A cops’ coin flip sent a woman to jail. Now the Roswell, GA officers are suspended after bodycam video shows them giggling and using a coin-toss app to decide whether or not to arrest Sarah Webb, who admits she was speeding.
A local news media investigative team uncovered the video and showed it to Webb who said she had “no idea” that was the method law enforcement used in deciding whether or not she’d be released or go to jail.
Webb was pulled over in April for driving nearly twice the limit; she was doing 80 on a rain-slicked roadway posted at 45 MPH, the report said. Roswell Police officers Courtney Brown and Kristee Wilson giggled when they decided that a coin toss would determine Webb’s fate; a ticket and release or an arrest on charges of reckless driving, WXIA reported.
In the video, officer Brown says she doesn’t have the equipment to detect Webb’s speed and estimated it was over 80 MPH. And she says she doesn’t have any tickets. They decide to toss a coin and used the terms “A” or arrest for heads, and “R” for release for tails, on the video: Officer Wilson says, “A (arrest) head, R (release) tail,” and then Brown says “Okay” while giggling.
The coin app, which can be spinning and dropping, lands tails.
ON audio Wilson can be heard saying, “This is tail right?” Brown says, “Yeah. So release?” Then Wilson says “23,” or a police code for arrest, WXIA reported. It’s tails but they decide to arrest her anyway.
During the arrest, Webb, a hair stylist on her way to work, can be seen asking why she’s being arrested on a speeding charge, trying to explain herself and then, sobbing inside the police cruiser while handcuffed.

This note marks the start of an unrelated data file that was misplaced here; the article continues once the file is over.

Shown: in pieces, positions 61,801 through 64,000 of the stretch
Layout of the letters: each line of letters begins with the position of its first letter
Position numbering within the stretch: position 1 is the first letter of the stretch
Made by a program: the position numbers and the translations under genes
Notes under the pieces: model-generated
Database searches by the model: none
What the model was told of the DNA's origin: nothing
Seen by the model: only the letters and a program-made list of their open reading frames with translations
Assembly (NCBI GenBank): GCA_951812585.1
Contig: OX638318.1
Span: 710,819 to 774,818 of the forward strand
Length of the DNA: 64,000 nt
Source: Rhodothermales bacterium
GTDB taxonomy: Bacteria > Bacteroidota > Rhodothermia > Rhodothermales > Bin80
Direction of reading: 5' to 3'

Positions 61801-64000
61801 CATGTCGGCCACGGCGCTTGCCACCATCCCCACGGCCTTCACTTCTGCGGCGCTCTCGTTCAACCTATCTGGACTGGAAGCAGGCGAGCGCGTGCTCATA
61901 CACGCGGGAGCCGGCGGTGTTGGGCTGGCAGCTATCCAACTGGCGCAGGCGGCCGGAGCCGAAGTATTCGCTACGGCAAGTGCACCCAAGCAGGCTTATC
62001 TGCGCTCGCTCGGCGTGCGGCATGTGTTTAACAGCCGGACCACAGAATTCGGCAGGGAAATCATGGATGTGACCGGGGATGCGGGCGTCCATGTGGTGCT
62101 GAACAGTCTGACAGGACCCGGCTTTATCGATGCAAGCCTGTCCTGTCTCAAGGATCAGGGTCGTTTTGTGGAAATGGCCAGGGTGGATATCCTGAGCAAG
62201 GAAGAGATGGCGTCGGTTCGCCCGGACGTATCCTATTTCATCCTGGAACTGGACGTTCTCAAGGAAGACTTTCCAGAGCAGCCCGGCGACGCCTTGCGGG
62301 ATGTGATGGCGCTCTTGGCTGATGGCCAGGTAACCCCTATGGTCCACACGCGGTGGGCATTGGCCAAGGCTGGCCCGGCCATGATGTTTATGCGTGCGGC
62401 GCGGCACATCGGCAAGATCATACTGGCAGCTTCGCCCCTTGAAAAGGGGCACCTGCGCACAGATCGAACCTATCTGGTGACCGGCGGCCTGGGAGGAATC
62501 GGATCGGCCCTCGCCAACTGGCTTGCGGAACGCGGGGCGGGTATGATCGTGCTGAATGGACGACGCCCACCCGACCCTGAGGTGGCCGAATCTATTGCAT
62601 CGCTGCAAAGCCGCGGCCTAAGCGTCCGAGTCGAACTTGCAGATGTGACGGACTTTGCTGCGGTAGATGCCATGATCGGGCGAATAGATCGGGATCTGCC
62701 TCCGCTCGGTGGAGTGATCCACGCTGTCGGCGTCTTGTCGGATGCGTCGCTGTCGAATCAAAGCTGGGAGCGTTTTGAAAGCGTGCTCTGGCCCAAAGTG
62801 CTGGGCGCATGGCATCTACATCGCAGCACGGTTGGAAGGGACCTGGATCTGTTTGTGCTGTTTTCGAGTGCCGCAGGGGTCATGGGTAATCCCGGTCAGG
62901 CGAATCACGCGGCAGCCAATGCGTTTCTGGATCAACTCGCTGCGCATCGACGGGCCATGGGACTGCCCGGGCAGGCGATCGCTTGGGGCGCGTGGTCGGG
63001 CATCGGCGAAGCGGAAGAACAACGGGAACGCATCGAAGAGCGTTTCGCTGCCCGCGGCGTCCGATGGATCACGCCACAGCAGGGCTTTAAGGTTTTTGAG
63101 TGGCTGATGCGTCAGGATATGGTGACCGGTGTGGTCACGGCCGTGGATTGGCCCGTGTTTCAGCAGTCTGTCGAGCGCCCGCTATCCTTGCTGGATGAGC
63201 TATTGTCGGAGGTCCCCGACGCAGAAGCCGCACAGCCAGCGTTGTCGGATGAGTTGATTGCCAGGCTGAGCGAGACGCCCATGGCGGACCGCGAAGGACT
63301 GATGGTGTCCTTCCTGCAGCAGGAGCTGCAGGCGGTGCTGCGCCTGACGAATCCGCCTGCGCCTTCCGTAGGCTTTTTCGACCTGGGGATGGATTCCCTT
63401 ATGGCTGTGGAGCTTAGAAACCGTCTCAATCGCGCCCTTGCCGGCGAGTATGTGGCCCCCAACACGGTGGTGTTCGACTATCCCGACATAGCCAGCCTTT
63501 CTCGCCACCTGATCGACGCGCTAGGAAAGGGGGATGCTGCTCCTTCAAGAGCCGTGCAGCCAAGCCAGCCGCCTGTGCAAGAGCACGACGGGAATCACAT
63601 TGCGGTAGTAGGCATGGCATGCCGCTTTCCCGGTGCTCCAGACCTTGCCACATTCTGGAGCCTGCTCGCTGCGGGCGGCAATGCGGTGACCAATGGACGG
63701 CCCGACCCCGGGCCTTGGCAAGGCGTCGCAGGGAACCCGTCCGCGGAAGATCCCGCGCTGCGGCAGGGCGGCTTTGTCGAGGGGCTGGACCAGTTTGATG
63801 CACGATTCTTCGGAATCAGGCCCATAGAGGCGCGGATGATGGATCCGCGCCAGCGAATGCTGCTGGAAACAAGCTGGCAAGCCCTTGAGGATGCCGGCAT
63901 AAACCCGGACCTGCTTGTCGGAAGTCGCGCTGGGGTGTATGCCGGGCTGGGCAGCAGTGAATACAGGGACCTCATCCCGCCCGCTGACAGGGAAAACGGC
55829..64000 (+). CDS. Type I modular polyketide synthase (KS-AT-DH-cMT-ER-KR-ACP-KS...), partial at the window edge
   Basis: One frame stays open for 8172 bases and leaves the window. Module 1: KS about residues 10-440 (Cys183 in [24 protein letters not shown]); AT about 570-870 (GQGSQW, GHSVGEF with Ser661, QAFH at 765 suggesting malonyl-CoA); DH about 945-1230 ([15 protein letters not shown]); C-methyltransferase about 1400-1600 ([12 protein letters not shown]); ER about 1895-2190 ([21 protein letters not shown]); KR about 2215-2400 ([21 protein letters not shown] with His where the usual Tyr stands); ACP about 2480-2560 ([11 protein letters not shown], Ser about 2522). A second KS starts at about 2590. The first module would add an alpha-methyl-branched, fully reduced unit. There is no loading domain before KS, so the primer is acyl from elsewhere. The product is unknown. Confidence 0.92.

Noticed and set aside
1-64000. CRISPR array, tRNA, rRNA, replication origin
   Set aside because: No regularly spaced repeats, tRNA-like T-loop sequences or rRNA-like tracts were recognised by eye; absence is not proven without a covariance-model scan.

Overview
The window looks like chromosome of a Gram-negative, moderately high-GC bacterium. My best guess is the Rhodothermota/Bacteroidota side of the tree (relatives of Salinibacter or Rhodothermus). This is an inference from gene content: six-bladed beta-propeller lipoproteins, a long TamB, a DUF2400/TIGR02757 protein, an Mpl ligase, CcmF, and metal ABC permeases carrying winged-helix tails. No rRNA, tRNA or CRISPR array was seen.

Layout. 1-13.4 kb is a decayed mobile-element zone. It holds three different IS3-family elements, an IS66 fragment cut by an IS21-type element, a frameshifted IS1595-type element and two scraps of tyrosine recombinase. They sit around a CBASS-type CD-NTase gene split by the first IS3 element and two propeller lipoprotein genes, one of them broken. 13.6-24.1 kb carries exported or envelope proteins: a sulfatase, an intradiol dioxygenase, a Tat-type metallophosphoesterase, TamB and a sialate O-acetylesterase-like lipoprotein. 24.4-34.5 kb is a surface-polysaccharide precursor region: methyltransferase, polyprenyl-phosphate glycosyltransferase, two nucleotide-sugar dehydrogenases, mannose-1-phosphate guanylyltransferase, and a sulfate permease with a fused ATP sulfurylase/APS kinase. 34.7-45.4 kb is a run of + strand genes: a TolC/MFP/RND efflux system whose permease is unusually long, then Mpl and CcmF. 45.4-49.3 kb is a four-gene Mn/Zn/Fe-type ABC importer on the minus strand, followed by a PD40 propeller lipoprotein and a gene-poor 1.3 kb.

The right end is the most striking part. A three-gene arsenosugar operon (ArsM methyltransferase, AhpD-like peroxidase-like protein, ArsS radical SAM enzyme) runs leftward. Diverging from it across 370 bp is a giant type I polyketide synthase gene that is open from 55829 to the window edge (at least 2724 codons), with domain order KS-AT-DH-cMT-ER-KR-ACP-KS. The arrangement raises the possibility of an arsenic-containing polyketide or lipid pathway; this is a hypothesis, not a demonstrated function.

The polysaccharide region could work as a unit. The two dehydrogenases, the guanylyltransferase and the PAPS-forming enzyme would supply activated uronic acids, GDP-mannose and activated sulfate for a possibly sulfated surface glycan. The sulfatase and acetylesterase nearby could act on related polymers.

Months after the incident, charges against Webb were recently dropped when news media brought the bodycam video to light. And then, Friday, Roswell Police Chief Rusty Grant posted a statement to Facebook wherein he says “After I became aware that this incident occurred, I immediately initiated an internal investigation into the matter. I then placed both officers on administrative leave.”
The reporters who uncovered the evidence of the officers’ decision-making process said one of the officers was still on duty this week but was subsequently let go. Grant told NBC News, “We didn’t initially put them on administrative leave — which is not unusual. We gather some information, we look at all the facts that we have, and at some point during an investigation, we may make a decision — because of the seriousness — that we need to put somebody on administrative leave.”
“Since this is an open internal investigation, I cannot discuss the details of the incident until the conclusion of the investigation<' Chief Grant wrote.
Saying this is not the norm for his officers, Grant said he has "much higher expectations of our police officers and I am appalled that any law enforcement officer would trivialize the decision-making process of something as important as the arrest of a person.
The officers are being dubbed #CoinFlipCops.